DNA Defects Predict Endometrial Ca Prognosis

August 1, 1995

SAN FRANCISCO--A retrospective study of 61 endometrial cancers, collected from patients at the City of Hope Hospital, Duarte, Calif, found that approximately 49% of the tumors had some type of DNA abnormality, Kristi Van Nostrand, MD, reported at the American College of Obstetricians and Gynecologists (ACOG) annual clinical meeting.

SAN FRANCISCO--A retrospective study of 61 endometrial cancers,collected from patients at the City of Hope Hospital, Duarte,Calif, found that approximately 49% of the tumors had some typeof DNA abnormality, Kristi Van Nostrand, MD, reported at the AmericanCollege of Obstetricians and Gynecologists (ACOG) annual clinicalmeeting.

The 5-year survival rate for the entire cohort was 83%. The mostcommon mutations were c-myc amplification and p53 mutations, andpatients with these tumors had the poorest survival rates.

K-ras mutations and HER-2/neu amplification were the next mostcommon, and those patients with HER-2/neu amplification had abetter survival rate than the rest of the group.

"A lot of studies have looked at a variety of these mutations,but none has looked for all four of the most common mutationsat the same time," said Dr. Van Nostrand, a gynecology/oncologyfellow at the University of California at Irvine.

The California researchers found that HER-2/neu and K-ras abnormalitiestended to be seen in low-grade, low-stage tumors, leading themto believe that they are early occurrences in tumorigenicity.The c-myc and p53 abnormalities were seen in higher-grade, higher-stage,poor prognosis tumors.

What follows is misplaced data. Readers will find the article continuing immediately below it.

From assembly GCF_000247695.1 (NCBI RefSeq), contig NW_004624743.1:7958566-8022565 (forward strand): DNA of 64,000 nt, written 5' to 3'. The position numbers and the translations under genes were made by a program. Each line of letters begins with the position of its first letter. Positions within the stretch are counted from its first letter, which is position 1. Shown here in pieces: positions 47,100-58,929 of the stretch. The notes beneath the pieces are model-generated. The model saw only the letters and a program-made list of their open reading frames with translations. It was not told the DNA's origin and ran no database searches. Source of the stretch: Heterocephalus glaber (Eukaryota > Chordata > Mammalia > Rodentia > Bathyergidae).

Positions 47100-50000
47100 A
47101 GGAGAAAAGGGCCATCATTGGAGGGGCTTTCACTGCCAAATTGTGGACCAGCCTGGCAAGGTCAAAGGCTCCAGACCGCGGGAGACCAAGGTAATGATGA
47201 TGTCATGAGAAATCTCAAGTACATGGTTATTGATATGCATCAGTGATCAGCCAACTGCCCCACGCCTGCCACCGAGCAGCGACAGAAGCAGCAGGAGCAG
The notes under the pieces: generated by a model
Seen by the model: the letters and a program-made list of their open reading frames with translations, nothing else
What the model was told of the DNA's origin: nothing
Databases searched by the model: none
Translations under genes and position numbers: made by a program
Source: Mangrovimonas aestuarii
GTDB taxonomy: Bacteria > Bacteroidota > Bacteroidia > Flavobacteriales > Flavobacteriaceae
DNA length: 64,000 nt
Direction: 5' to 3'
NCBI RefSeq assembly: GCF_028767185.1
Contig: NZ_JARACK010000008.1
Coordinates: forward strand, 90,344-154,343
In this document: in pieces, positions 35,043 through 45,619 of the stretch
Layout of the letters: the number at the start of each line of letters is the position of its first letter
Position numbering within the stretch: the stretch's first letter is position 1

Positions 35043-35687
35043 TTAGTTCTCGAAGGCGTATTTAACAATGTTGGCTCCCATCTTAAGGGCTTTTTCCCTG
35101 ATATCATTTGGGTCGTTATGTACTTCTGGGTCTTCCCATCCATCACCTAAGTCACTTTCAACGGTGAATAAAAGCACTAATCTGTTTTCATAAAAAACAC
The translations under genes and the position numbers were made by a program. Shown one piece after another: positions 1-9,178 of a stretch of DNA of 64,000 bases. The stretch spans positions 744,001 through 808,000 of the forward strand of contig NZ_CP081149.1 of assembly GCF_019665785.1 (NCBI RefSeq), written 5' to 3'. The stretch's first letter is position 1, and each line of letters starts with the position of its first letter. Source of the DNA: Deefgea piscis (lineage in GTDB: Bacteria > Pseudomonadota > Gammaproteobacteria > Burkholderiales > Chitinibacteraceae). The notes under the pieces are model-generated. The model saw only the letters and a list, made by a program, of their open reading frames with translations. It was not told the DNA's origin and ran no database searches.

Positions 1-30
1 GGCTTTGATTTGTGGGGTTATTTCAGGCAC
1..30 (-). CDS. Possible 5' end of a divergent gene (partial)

Overall, the patients with abnormalities tended to he older, butthere were significant differences among patients with differentabnormalities. On average, patients with K-ras mutations wereolder, while those with HER-2/neu amplification tended to be younger.

The researchers found five tumors that had more than one mutation,Dr. Van Nostrand reported. The patients with these tumors hada comparable, if not better, survival rate than the other patients.Thus, it appears that progressive accumulation of these differentmutations does not add up to poor prognostic tumors, she said.The majority of the tumors with more than one mutation had p53mutations, and HER-2/neu was the abnormality most often associatedwith another mutation.

Since c-myc and p53 are often present in poor prognostic tumors,they may be useful postsurgery indicators of a patient's riskof recurrence, she said. Such patients would be candidates forpostoperative therapies, including radiation and chemotherapy.

Dr. Van Nostrand noted that researchers are currently trying toalter these mutations via gene therapy. "It will be veryinteresting to see if the biology of tumorigenic cells can bereversed," she said.